A woman's fears are eased away when she encounters a young man with a list of reasons to smile.
- Posted on Feb 27, 2017
“Do you mind if I join you?” The young man’s voice made me look up from my complimentary breakfast.
“That’s fine,” I said, motioning toward the chair across from me.
“It’s really crowded in here,” he said, flashing a nice smile.
Looking around, I realized there wasn’t one vacant table in the hotel dining area. All my attention had been on me.
As I idly watched the guy put cream in his coffee and hot sauce on his sausage, my mind spun with the frustrations of my doctor’s visit the day before. I’d traveled a long distance through a snowstorm to see yet another specialist, but even he didn’t have answers for my growing inflammation problems.
"Thank You all. Every book, magazine, and letter means a lot to us when we are away from home. It gives us hope, confidence, happiness, strength and pride that someone is there for us." - Former Navy Sailor, Part of Operation Gratitude
My breakfast companion noticed me staring. “Traveling far?” he asked, giving me a friendly nod.
“I live about six hours north, up in the Wyoming/Colorado corner of the state.” I hoped he didn’t have any more questions for me. He seemed nice enough, but I was in no mood for small talk. I dipped my head back toward my plate and stuffed my mouth with a bite of toast to signal the end of our conversation. Lord, please help me deal with my fear.
To my relief, the young man reached into his backpack and pulled out a spiral notebook. He wrote as he ate. After a few moments of complete silence, I started to feel bad about cutting him off.
“Are you a budding writer?” I asked, softening my voice.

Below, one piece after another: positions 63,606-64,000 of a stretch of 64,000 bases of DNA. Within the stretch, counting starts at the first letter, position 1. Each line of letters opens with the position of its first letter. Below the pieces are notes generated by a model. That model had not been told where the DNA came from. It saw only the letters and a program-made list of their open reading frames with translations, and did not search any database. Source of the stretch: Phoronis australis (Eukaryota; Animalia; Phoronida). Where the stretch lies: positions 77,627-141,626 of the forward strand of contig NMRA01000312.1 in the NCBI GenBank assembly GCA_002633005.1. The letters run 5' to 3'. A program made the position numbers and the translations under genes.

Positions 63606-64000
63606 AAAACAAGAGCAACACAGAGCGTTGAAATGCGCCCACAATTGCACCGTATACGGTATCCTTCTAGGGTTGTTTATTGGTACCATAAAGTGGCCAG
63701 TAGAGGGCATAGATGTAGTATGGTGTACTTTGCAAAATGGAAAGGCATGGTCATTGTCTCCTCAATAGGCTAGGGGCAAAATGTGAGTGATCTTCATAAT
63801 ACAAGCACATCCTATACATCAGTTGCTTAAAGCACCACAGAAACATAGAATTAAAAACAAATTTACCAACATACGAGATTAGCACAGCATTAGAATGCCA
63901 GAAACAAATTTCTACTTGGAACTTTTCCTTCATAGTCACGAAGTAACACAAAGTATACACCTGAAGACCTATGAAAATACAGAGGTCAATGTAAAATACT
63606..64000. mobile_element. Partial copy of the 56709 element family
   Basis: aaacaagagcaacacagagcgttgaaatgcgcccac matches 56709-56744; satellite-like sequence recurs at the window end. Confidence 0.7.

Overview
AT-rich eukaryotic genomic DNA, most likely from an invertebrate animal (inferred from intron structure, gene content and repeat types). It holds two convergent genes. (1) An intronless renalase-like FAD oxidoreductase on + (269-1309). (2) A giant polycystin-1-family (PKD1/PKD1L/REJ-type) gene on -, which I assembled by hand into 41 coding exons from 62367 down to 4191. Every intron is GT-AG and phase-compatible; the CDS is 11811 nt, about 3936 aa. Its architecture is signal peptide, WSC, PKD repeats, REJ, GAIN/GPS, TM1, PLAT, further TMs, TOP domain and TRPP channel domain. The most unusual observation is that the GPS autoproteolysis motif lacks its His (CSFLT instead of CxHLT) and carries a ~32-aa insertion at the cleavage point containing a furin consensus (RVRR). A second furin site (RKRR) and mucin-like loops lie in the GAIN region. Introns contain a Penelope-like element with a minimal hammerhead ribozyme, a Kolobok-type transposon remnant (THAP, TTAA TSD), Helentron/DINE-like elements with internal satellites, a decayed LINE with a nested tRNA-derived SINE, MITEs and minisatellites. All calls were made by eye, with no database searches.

“No ma’am,” he said. “I’m working on a list for my mom. She’s fighting lung cancer and she’s asked me to make her a smile list.”
“I’m sorry about your mother’s health,” I said, feeling even worse. “What’s a smile list?”
“Oh, just little blessings. She says reading my daily list brings her a lot of comfort.”
“What a lovely gift for your mom.”
“Thank you,” he said. The big smile flashed again. “It was my idea. I’m going to school back East. Mom’s condition is terminal.” He hesitated and I could feel his pain in the silence.
“I tried to come up with something I could do to let her know I think of her every day.”
“Would it be too personal to ask you to read a few of your ‘smiles’?”
“No, not at all,” he said. Then, looking down at his notebook and scanning the page, he read:
His last entry caught in my throat.
“I’m battling some health problems of my own,” I admitted. “You’ve been an answer to prayer.”
The young man’s smile lit the room.
“Oh,” he said, grabbing his pen and writing. “Mom will love that one.” Then he stood up, gathered his things and took his coffee to go. “I have to meet my plane.”
As he walked away, I took out a pen and pad and wrote:
And then I smiled.
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